Record keeping



This information may not apply to the current year. Check the content carefully to ensure it is applicable to your circumstances.

End of attention

As with your tax affairs generally, you need written evidence to support a claim for a foreign income tax offset, and you must keep such evidence so you can provide it to us on request. If we require information that is held overseas we will advise you in writing, giving you time to provide it.

If you use a tax agent to prepare and lodge your return, you need to advise them if you have earned any assessable income on which foreign income tax has been paid, and provide them with evidence of payment of the tax.

Written evidence

Written evidence of foreign tax paid should include the following details:

  • the amount of foreign income or gains in the foreign currency
  • the foreign tax year in which the income or gains were derived
  • the nature and amount of foreign tax levied on the foreign income or gains
  • the date on which the foreign tax was paid
  • whether the tax paid represents an advance, instalment, or final foreign tax payment for the relevant foreign income or gains.

You should provide the best available evidence to show that foreign tax has been paid. You are not entitled to a credit for foreign tax if that foreign tax has been refunded to you.

The following documents are acceptable evidence of the payment of foreign tax:

  • a statement from the foreign tax authority setting out the particulars that would normally be recorded on a notice of assessment, a similar official receipt, or other document evidencing payment of foreign income tax. If the foreign notice has no provision for a cash register receipt, taxpayers will be required to provide a separate receipt to indicate that the foreign tax liability has been paid. A notice of assessment which does not show that the foreign tax has been paid will not constitute sufficient proof that the tax shown on such a notice has been paid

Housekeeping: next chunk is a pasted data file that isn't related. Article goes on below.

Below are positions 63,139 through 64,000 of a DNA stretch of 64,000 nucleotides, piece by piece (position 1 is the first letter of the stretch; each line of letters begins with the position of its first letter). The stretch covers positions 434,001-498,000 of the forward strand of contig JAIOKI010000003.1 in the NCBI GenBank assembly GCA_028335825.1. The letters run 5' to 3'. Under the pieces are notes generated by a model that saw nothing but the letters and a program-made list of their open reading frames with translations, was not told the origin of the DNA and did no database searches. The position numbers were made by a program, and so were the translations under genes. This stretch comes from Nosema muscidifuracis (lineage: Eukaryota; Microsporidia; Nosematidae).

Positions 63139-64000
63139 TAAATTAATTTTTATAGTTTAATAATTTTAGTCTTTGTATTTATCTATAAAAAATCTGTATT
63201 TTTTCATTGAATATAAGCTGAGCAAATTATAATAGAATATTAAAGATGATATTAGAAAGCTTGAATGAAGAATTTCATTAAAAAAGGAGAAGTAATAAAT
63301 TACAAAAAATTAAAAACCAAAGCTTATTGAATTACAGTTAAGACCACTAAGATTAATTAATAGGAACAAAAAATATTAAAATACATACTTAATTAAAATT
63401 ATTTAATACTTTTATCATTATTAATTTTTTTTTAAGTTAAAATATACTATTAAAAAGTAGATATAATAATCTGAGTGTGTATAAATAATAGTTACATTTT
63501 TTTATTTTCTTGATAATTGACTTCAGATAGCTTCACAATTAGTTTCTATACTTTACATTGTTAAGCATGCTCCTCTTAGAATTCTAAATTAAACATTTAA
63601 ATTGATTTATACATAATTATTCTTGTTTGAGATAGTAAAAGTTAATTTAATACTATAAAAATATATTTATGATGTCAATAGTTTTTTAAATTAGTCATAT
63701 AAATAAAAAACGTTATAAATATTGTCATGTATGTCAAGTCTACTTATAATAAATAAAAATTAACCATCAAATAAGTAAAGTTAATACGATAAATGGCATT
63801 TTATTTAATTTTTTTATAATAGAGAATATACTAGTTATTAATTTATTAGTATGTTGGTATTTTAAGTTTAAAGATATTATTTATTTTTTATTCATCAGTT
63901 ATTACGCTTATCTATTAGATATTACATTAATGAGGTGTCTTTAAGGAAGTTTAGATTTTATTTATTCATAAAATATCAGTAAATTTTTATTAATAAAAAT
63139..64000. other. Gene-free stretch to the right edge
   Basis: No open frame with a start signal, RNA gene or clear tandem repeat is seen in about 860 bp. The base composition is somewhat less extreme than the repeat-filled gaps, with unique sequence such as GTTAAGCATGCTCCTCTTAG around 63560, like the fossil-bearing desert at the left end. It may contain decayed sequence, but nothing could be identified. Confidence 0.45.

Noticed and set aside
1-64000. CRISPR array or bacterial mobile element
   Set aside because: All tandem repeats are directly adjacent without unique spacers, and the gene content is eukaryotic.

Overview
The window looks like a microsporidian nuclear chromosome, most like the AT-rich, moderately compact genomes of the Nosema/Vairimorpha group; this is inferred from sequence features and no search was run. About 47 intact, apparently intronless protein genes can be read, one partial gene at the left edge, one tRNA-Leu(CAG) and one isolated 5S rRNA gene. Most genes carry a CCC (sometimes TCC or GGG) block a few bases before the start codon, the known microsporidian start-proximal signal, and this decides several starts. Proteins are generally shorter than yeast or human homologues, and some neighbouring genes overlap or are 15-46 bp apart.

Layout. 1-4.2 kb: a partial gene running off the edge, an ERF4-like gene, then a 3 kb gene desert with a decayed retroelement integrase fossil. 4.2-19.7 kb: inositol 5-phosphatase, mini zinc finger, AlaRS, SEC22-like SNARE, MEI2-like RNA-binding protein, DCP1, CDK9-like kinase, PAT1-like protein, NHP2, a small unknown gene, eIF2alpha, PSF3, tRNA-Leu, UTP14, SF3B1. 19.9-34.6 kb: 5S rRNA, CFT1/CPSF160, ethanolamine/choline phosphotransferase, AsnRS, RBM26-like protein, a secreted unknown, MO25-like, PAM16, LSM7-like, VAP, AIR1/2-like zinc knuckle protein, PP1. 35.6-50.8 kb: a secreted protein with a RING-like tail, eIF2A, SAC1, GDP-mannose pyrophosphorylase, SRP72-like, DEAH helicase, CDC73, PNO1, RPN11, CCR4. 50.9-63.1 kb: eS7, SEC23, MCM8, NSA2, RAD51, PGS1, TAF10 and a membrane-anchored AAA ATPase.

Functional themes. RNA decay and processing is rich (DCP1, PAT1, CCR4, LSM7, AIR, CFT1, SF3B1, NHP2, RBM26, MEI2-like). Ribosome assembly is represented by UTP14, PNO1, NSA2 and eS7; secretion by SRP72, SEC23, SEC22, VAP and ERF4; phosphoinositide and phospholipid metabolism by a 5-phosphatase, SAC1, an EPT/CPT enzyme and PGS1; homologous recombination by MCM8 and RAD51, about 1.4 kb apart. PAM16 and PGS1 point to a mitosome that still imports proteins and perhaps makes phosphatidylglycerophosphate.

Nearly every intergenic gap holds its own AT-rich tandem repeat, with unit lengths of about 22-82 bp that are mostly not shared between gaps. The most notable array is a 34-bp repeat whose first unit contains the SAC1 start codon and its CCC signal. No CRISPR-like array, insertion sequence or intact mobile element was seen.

• a certificate for deduction of withholding tax issued by the person who pays the interest, dividends or any other income that is subject to a deduction of foreign tax
  • a distribution statement, or a similar document from a trustee of a managed fund or unit trust, stating the amount of foreign tax paid; for example, the details of foreign tax paid shown in trust distribution advices provided to beneficiaries or unit-holders will generally be sufficient to support a claim for a foreign income tax offset
  • payslips, payment summaries or similar documents that shows the amount of foreign tax paid will be accepted where there is no requirement in a foreign country to lodge an income tax return
  • a copy of the foreign income tax return, accompanied by a receipt verifying that the foreign tax, as calculated on the basis of the return, has been paid
  • a letter from the relevant foreign tax authority stating all taxes for that income year have been paid.

You must keep the evidence

You don’t need to provide the written evidence with your tax return, but you must retain the original documents because we may need to see them at a later date.

Generally, you must keep records for five years after you prepared or obtained them, or after you completed the relevant transactions or acts, whichever is later.

We may generally amend an income tax assessment for an income year within two years of issuing the notice of assessment for that year in the case of individuals and very small businesses, or four years for other taxpayers.

This period of review may be extended by an order of the Federal Court of Australia or with your consent. Where this occurs, you must keep your records for five years or to the end of the period during which the assessment may be amended, whichever is later.

The period of review may also be extended by the effect of special amendment rules that allow an assessment to be amended within four years of a payment of foreign income tax or an increase or decrease in the tax paid.

You do not need to keep records where the Commissioner of Taxation has notified you that they are not required, or where your company has gone into liquidation and been finally dissolved.

We may ask you to get information from overseas

If we believe that information relevant to your assessment is held overseas, you may receive an offshore information notice asking you to get the information for us within 90 days.

If you need extra time, you should apply in writing before the time runs out.

Last modified: 28 Jun 2013QC 28212